Neil Ostrer W77
I was at Charterhouse from 1972-77 in Weekites and I have many happy memories of my time there. One thing that I particularly recall was the transition from the old, rather grim, 19th century boarding Houses to the new (now old!) modern boarding Houses and how the whole centre of gravity and character of the School changed as a consequence. This cultural change was also strongly enhanced by the introduction of girls during this period which finally meant that Charterhouse had really arrived in the late 20th Century. That was also the peak period of glam rock and long hair and even as head boy I tried to get away with my hair as long as possible! Sport was a big thing for me and I was lucky enough to captain the football first X1 and develop a love of running from the Pontifexes. Some of my happiest memories of Charterhouse were on the sports fields where so much camaraderie was developed. These are one’s most formative years and where better to have spent them than at Charterhouse
After Charterhouse I read History at Cambridge before entering the City in the depths of recession as a trainee equity fund manager at a company called GT Management. I wanted to make money, travel and do something that involved variety and I got all of that. I spent five successful and happy years there including a one year stint in San Francisco before leaving to briefly try stockbroking but hated that and returned to institutional fund management in a start up with an ex colleague and a 3rd partner. After a shaky start which included experiencing the great crash on Black Monday in 1987 the company found a stable backer and grew successfully. This was primarily in the US and now some 34 years later we manage some $52 bn of pension fund, endowment and foundation assets and employ about 100 people. It has been a fascinating career and my specialization in pan European equities has enabled me to watch the development of the UK and European economies over 40 years.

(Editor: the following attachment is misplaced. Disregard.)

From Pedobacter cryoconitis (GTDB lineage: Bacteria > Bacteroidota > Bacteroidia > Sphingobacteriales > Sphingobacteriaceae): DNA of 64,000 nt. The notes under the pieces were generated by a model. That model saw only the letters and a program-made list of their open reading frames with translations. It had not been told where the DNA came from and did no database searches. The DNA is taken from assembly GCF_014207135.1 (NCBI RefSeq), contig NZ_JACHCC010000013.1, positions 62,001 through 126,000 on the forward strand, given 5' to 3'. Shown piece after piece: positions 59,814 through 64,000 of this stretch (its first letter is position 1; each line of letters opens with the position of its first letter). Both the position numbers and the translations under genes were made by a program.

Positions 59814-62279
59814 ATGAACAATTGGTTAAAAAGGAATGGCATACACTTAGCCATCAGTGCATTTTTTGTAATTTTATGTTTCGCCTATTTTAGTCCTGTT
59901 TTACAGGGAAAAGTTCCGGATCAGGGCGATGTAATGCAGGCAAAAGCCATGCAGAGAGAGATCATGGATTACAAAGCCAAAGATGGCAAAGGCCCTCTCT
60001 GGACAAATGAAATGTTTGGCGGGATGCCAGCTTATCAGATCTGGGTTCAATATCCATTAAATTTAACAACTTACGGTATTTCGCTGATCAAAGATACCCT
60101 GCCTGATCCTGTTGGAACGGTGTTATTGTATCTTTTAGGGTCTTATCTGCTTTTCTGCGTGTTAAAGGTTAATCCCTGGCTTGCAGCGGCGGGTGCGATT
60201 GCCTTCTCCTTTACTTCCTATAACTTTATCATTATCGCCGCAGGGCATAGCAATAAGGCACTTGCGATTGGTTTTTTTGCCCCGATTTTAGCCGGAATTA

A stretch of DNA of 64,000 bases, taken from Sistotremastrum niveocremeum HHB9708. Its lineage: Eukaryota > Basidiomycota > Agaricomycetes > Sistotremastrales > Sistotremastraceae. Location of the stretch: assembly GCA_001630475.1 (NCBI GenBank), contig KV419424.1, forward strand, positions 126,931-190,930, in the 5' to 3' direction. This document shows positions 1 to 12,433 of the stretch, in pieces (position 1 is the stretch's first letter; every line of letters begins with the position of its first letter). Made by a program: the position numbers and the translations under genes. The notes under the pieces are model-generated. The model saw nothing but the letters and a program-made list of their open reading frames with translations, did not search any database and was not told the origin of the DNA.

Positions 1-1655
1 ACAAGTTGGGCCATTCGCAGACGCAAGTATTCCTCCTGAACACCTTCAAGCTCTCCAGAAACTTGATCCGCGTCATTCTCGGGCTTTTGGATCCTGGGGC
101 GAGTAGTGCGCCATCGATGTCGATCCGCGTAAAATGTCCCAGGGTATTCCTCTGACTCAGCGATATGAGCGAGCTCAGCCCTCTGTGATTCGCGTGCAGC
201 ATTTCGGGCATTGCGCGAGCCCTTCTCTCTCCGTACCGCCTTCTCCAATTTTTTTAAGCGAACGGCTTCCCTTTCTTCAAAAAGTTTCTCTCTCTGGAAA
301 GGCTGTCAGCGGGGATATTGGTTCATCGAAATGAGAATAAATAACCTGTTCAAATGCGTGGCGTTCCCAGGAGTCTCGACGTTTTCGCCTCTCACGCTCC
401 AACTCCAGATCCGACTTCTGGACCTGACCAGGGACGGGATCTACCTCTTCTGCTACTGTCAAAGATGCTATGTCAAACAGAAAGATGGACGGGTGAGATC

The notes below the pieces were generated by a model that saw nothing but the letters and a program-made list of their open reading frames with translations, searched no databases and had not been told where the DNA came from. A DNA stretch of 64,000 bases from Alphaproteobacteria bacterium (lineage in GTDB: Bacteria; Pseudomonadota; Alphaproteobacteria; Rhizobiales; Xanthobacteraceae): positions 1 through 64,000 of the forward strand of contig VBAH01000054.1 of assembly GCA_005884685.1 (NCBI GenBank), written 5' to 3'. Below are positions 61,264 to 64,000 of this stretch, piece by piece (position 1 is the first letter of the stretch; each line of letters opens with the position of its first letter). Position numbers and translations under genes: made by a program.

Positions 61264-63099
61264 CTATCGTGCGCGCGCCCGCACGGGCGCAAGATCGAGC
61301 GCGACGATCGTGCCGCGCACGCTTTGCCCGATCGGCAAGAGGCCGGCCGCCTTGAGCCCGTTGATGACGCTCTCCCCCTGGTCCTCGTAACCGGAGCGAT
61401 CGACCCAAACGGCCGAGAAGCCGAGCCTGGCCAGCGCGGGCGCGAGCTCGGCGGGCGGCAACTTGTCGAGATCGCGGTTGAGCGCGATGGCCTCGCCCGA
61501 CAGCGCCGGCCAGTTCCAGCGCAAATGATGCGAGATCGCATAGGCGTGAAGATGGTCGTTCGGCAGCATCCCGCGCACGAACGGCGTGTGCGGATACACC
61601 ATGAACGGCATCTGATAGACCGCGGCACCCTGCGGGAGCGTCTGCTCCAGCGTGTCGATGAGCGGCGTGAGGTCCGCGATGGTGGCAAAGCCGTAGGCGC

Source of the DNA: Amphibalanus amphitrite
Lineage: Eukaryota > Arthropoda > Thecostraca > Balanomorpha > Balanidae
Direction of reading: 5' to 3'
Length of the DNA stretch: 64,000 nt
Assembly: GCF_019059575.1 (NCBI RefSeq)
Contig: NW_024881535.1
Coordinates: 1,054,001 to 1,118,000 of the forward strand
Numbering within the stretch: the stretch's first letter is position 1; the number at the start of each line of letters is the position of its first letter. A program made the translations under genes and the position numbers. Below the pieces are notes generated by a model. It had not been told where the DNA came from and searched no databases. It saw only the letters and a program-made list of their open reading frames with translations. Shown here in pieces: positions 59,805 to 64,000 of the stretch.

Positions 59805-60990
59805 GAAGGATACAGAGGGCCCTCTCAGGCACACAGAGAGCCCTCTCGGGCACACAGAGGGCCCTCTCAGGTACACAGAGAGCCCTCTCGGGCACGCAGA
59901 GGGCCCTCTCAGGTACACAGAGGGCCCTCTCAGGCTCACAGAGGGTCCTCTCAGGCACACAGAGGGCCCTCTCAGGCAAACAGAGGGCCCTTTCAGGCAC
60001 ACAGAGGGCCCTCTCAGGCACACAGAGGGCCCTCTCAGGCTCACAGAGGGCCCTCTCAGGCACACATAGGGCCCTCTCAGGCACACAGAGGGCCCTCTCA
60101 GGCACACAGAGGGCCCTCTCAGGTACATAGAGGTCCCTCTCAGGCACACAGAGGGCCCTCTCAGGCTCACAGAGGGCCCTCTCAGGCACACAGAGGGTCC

I have travelled widely and have met countless company managements and icons of industry and it has rarely been dull! Recessions, financial crises, Gulf Wars, 9/11 and now the pandemic have all tested the markets to extremes.
I have been lucky to have been surrounded by very capable people. Retirement soon beckons and we will undoubtedly spend part of that in sunnier climes.
In my personal life I have been with my wife Alison for 28 years and we have four now grown up children, the youngest of whom spent two years at Weekites. We do a lot of cycling and skiing and will probably play golf more in the future. We have also set up a charitable Foundation to support some needy causes.